Although man discovered many new metals and made use of them, some issues had been raised. Firstly, extraction of metals creates a lot of pollution as carbon dioxide and sulphur dioxide are released during smelting and by machinery used in the extraction process. This has damaged our environment. Some of the Earth??™s resources have been nearly depleted due to our extensive use of metals. This increases prices and may result in a deficiency of metals for future generations. Since metals are less concentrated in the Earth, this makes it harder to extract metal, which means more money and time is required. Lastly lots of money and time has been put into the advancement of our understanding in chemistry. This could have been put in other areas such as medicines which may have lead to more advantages for society.
All the technological advancements such as the discovery of smelting have allowed us to obtain an extensive knowledge on metals and their purposes. Without this vital knowledge, humanity would never have developed to the stage it is at now. Even though metals may have costed a lot of money and depleted the Earth??™s resources, they definitely contribute to a huge role in the evolution of humanity.
Economical efficiency
Difficulty and cost of extraction
Since copper is not very reactive, it is less energy consuming to extract it from its ore as the energy required to break weak bonds between atoms is less than stronger bonds. This means copper can be extracted at relatively low temperatures so copper is easy and cheap to extract.
Abundance of ores and the concentration of metals in the ores
Copper is a very scarce element, only making up 0.07% of the crust. Unfortunately Mt Lyell has one of the lowest percentages of copper in its crust ??“ only about 0.4%. This means that a lot of energy and therefore money must be put in to extract the copper as a lot of the ore is gone to waste. This increases prices of copper.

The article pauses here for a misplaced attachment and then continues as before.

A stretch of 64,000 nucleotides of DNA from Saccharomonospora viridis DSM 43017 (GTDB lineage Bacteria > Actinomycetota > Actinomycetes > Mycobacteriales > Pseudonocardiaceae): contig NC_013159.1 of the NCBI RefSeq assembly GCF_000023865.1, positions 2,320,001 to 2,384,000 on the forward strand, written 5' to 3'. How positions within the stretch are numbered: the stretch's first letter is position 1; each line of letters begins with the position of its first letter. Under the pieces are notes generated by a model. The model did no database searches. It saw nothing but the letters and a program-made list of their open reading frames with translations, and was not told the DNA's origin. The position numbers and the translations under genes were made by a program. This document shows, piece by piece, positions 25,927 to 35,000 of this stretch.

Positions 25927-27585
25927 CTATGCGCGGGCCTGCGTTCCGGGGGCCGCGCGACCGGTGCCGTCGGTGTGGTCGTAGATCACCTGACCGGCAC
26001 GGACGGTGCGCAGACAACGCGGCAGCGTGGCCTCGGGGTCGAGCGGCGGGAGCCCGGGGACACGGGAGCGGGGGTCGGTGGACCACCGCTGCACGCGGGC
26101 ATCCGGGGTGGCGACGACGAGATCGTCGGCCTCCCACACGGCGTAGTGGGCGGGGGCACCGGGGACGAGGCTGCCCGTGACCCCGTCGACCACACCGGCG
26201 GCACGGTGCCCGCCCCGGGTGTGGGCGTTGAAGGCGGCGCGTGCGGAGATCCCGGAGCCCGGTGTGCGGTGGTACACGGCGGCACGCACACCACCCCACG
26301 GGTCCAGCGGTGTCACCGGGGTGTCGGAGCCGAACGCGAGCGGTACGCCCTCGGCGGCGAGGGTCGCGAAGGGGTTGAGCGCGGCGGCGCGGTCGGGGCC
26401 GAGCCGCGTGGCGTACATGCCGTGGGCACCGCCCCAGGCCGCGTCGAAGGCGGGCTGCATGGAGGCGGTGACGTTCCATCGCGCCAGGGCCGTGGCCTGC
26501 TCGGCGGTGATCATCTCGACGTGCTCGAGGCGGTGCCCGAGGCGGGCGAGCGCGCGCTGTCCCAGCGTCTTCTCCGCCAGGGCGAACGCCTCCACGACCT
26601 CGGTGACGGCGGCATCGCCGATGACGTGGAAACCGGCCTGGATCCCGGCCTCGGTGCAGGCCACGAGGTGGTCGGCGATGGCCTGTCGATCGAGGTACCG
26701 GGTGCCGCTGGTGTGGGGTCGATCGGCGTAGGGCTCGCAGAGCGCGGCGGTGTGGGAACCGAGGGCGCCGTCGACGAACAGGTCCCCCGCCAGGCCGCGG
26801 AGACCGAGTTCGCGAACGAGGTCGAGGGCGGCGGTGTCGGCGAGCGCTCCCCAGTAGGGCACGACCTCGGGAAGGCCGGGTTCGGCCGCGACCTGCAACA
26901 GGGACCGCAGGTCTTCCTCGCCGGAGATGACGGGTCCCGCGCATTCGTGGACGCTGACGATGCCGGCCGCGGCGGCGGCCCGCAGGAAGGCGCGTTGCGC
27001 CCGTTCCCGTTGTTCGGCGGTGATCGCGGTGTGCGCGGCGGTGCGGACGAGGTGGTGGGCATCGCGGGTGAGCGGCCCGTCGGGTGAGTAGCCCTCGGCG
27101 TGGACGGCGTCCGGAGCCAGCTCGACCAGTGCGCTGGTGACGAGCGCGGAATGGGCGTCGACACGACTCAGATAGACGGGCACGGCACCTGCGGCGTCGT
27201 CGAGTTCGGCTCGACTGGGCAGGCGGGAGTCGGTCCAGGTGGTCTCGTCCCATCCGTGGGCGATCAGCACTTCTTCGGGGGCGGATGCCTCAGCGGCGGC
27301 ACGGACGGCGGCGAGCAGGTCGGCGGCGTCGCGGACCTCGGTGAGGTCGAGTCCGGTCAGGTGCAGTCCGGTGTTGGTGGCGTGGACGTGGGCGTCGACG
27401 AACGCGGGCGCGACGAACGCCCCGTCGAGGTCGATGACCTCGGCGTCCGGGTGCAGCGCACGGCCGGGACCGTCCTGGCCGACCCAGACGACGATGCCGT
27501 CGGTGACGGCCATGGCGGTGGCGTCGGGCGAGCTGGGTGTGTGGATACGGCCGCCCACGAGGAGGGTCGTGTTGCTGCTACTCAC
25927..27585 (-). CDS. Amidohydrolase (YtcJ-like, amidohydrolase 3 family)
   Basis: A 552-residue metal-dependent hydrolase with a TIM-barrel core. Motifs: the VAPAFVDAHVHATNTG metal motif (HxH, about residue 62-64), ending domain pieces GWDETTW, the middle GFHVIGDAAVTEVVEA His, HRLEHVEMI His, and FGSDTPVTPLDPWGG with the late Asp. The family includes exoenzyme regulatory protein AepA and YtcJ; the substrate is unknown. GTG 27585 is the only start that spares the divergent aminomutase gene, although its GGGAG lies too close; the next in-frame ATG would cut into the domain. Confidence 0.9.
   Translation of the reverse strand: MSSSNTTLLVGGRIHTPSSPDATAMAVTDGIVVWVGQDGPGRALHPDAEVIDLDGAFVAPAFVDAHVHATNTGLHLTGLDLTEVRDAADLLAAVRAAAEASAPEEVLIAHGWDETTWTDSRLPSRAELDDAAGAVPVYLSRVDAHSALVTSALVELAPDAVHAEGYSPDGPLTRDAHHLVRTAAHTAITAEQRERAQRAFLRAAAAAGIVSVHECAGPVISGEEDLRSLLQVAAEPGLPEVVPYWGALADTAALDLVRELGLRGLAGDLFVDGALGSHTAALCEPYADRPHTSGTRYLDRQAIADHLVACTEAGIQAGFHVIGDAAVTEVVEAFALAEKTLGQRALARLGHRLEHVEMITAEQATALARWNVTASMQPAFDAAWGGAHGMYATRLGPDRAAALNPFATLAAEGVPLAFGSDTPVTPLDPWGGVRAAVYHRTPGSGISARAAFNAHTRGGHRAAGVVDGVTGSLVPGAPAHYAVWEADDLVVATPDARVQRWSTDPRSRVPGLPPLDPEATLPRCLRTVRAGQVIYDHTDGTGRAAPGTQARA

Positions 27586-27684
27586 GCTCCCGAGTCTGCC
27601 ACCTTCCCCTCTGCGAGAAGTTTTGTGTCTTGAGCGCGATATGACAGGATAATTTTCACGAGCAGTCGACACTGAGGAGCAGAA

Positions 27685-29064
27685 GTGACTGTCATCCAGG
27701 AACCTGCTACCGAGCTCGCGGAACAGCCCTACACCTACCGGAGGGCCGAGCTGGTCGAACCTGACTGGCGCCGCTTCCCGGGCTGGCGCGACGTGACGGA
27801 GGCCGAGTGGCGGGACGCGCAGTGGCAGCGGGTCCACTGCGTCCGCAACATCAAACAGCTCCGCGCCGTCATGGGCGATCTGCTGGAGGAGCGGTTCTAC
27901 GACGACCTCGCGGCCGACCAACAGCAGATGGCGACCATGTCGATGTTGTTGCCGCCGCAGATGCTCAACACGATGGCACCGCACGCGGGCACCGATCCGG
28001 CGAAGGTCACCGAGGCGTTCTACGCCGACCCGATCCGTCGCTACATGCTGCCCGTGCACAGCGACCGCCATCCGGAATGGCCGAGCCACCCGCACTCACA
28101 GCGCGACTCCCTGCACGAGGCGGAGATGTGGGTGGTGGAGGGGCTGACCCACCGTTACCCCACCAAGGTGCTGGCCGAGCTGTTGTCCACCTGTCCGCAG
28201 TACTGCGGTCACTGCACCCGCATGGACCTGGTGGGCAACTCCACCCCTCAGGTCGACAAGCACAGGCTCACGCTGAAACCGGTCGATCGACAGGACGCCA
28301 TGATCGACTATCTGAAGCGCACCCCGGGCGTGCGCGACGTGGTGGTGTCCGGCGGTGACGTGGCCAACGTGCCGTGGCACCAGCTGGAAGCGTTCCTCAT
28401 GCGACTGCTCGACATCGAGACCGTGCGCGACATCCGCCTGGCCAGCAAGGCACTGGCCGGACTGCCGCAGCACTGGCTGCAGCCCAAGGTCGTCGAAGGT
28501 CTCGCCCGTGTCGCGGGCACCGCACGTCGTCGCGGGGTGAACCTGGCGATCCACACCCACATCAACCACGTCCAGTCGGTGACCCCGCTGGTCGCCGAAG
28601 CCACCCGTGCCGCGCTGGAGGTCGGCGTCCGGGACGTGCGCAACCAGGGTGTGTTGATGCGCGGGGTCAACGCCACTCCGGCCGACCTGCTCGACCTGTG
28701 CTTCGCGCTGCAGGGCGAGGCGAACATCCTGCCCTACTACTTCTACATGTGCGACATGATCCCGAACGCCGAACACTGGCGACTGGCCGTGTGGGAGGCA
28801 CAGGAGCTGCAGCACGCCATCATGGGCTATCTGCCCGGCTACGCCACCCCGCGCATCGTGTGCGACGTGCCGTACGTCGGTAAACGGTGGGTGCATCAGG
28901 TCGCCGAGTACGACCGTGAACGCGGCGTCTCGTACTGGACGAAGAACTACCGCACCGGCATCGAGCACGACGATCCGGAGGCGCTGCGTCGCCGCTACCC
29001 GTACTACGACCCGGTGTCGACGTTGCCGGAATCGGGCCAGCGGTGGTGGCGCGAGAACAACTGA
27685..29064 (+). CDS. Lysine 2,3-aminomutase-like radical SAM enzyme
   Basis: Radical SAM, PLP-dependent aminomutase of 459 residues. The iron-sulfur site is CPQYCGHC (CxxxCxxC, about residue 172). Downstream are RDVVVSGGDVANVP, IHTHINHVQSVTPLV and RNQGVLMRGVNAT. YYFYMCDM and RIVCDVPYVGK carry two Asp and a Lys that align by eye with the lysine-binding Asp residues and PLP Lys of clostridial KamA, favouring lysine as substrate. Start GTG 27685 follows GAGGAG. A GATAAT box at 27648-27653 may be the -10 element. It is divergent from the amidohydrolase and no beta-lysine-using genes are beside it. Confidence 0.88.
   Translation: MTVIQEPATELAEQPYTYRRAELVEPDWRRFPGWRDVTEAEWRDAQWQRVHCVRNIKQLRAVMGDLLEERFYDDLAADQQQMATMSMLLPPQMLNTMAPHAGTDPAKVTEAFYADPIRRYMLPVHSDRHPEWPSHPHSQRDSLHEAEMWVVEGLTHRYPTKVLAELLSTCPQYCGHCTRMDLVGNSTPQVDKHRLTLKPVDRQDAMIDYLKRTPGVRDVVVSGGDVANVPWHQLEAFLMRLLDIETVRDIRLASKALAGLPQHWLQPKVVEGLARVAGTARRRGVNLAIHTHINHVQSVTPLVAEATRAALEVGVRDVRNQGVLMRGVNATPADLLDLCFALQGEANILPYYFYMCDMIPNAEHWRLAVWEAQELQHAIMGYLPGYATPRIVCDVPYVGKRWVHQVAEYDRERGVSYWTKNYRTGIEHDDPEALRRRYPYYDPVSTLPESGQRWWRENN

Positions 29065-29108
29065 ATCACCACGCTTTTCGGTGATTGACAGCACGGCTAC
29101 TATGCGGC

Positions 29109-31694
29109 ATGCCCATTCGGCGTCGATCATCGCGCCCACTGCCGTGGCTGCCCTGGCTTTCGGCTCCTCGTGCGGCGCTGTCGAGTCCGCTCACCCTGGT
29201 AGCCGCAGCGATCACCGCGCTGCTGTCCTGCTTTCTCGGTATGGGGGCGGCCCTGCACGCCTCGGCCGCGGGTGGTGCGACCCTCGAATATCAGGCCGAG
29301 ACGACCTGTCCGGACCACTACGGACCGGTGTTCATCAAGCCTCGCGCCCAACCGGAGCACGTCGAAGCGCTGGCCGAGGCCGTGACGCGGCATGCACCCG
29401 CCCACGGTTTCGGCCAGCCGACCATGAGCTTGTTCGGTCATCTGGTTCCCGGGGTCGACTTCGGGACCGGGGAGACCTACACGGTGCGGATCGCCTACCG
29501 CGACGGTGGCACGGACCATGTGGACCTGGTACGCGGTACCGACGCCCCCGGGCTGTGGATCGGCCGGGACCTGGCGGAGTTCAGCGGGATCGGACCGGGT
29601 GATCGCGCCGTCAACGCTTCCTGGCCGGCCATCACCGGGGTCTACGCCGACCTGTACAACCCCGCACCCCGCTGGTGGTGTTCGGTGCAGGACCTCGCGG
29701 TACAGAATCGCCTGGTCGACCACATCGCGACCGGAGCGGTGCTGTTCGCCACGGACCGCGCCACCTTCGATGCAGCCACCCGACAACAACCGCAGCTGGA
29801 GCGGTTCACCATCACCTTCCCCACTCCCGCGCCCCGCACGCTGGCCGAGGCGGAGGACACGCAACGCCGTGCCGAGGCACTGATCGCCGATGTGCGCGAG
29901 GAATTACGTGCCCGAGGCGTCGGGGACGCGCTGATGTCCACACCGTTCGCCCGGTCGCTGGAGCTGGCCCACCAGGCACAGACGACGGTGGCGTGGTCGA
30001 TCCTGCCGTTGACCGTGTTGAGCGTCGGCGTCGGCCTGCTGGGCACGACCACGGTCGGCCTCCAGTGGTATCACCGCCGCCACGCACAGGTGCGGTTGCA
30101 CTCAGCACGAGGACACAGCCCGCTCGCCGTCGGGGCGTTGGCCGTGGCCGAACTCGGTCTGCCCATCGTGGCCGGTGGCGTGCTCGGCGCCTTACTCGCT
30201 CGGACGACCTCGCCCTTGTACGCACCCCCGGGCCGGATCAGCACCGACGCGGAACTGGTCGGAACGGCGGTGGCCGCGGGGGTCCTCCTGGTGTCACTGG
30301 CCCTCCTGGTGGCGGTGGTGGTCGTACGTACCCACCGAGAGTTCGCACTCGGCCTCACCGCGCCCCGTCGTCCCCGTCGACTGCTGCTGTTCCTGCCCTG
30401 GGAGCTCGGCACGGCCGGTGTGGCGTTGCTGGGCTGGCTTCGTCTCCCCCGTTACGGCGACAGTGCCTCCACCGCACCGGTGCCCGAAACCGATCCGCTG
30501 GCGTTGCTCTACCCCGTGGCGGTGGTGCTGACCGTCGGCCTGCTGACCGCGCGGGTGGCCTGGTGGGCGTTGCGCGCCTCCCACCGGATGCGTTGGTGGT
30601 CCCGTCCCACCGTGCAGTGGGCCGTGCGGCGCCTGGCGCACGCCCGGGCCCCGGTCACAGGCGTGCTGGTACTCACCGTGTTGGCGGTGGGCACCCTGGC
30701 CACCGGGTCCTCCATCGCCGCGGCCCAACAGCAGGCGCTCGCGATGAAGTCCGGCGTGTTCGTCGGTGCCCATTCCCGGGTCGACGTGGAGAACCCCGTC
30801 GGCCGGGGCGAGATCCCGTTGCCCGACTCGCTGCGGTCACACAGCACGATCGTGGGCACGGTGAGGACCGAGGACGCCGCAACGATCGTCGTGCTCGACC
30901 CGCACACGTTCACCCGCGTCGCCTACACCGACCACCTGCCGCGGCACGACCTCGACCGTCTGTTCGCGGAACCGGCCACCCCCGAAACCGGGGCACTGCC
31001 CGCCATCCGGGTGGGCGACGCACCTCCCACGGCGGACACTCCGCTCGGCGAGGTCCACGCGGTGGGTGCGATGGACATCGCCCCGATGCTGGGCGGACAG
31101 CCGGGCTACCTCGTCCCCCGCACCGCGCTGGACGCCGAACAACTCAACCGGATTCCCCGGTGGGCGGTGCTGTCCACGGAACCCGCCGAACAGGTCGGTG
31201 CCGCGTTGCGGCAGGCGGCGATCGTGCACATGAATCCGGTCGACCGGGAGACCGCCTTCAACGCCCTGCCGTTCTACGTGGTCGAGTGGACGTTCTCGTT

Location of ores and cost of transport
In Mt Lyell, the mine is very close to the extraction plant which lowers costs of transport as less fuel is required. However the fact that Tasmania is an island means that it must export its ores to other countries. The price of this shipping greatly reduces economical efficiency. Additionally there is a delay in time for the copper to arrive to other countries.
Recycling
The recycling of copper greatly reduces the energy used. Only 6% of the energy required to obtain copper form its ore is needed to recycle it. Since copper is relatively un-reactive, the recycling process is also made a lot easier and it doesn??™t corrode which means more of the copper can be extracted from recycling. Currently not much copper is recycled, although as people are beginning to realise the advantages of recycling, more recycling plants are being made.
Overall the process of extraction of copper from Mt Lyell is not efficient as the ore is very scarce at that location, the costs of exporting ores is very high and not much copper ore is being currently recycled. However cheaper and easier techniques such as bioleaching and phytomining are beginning to be used which are more efficient. New fuels may be used in the future which will reduce costs of transport. New areas rich in copper may also be utilised and recycling is currently increasing, making the best of the Earth??™s resources.
Consequences of copper mining on the environment
The mining of copper used to leave huge scars on the face of the Earth. Huge piles of waste rock were also dumped near the quarry. These scars and wastes were eyesore and ruined the areas view. Waste rocks dumped next to rivers and lakes also used to intoxicate the water as heavy metals leached into it. Now mines are filled up with any waste rock after they are used and vegetation is replanted to encourage wildlife.
Sulphur dioxide released severely damages the environment as it reacts with water in rain to form acid rain. This kills plants and ruins the soils PH levels leaving the affected area barren. Acid rain also damages buildings made of limestone as it corrodes it. If the sulphur dioxide dissolves in rivers, fish and aquatic life may be killed. Sulphur dioxide emissions are reduced by passing SO2 through scrubbers which dissolve the sulphur dioxide in water. This then produces sulphuric acid, stoping SO from escaping into the atmosphere.
Huge amounts of water are used in the extraction of copper during operations such as froth flotation and washing. Water may also get contaminated which kills wildlife and poisons water. To reduce these consequences, as much water as possible is recycled and water which is contaminated is kept in retention ponds.